For those who keep their tools in their work vehicle 24/7, subjecting their tools to extreme heat and cold, I am sure you have dealt with leaked AA or AAA batteries inside your flashlight ls, stud finders, millimeters, voltage testers, continuity probes, laser measures etc…

    I noticed Amazon has “leak proof” batteries made by Anker, I wonder if that solves this problem?

    Any type of alkaline chemistry battery, regardless of brand or price, will not store as well or as long, especially in the thermal gradients of inside an outdoor 24/7 vehicle, as a lithium iron disulfide battery.

    So why not just get lithium batteries? They don’t leak. They have a <strong class=”d4pbbc-bold”>20 YEAR shelf life. By comparison, the Anker Alkaline PowerLocks only have a 10 year shelf life.

    Lithium batteries also perform better, compared to alkaline.

    The Energizer Ultimate Lithium batteries hold the Guiness World Record as being the longest lasting AA batteries.

    Energizer makes AA, AAA, and 9 Volt sized batteries with Lithium Iron Disulfide chemistry. They can be identified at any store by their all silver appearance, blue packaging, and higher price tag.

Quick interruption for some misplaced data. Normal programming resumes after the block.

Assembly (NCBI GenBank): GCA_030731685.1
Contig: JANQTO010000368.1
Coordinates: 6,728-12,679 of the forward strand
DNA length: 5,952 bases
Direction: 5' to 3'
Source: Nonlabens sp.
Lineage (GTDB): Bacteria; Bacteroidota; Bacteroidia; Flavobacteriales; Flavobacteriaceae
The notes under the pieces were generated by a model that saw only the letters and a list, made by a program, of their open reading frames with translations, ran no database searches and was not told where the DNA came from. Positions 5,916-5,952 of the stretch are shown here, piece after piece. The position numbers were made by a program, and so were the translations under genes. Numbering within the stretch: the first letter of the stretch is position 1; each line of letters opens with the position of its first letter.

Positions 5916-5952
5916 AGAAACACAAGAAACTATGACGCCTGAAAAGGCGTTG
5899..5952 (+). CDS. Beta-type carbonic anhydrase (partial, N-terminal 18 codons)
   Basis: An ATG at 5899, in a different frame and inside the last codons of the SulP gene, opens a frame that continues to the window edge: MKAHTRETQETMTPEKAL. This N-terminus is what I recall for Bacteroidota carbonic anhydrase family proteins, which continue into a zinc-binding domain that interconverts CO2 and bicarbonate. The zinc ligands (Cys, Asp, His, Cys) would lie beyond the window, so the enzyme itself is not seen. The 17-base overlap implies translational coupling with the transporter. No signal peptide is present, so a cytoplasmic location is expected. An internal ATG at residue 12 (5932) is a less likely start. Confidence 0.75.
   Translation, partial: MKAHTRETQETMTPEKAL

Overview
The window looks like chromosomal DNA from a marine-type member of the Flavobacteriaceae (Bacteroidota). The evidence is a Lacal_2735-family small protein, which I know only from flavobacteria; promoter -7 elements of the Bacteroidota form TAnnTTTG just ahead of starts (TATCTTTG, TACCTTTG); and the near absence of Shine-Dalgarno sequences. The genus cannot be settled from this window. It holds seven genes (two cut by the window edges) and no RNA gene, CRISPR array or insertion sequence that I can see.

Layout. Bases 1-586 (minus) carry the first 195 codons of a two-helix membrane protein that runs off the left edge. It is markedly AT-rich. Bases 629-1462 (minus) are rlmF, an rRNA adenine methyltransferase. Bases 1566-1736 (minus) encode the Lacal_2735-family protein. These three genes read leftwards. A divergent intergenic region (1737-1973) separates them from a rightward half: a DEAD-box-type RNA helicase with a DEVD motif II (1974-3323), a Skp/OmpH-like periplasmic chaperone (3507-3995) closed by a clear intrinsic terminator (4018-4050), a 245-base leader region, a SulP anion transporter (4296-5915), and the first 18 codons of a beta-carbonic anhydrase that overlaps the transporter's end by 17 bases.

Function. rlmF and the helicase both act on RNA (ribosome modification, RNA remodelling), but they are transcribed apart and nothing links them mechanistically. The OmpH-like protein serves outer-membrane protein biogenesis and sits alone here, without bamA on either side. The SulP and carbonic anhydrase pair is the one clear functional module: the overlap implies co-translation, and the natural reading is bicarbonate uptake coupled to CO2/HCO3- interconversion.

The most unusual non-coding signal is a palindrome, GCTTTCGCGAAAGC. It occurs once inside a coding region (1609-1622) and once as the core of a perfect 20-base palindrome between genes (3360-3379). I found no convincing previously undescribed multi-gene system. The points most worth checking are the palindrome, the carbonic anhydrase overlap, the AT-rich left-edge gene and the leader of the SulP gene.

But that price is worth it, compared to cleaning battery acid corrosion out of my expensive Fluke meters and small lasers.

    Would they be okay to use in smoke detectors ? Especially since they sound like they would last much longer

    #727029

    Miamicuse
    Pro
    Fort Lauderdale, Florida

    For some reason I am not aware of the lithium ion AA/AAA batteries.

    I for the most part have been using Sanyo’s Eneloop rechargeable AA and AAA NiMH batteries because they seem to leak much less than those I experienced before.

    But sometimes rechargeables can be a pain compared to throwaways. I will have to look at these lithium ion ones. Thanks CB.

    #727034

    Doobie
    Pro

    But sometimes rechargeables can be a pain compared to throwaways.

    That’s basically why I have avoided them in the past. Even when my kid had toys that gobbled batteries, I still preferred to use the disposable alkaline Kirkland batteries. I don’t mind power tool batteries, but little traditional batteries….they’ve got to be largely user easy friendly.

    #727045

    Miamicuse
    Pro
    Fort Lauderdale, Florida

    Would they be okay to use in smoke detectors ? Especially since they sound like they would last much longer

    I am sure you could but smoke or fire alarms would be one device that I wouldn’t mind changing annually, especially since they need to be periodically tested anyways, and you get an audible warning when low. My laser measure and stud finder don’t beep to remind me when low.

    #727050

    CB
    Pro

    Would they be okay to use in smoke detectors ? Especially since they sound like they would last much longer

    I am sure you could but smoke or fire alarms would be one device that I wouldn’t mind changing annually, especially since they need to be periodically tested anyways, and you get an audible warning when low. My laser measure and stud finder don’t beep to remind me when low.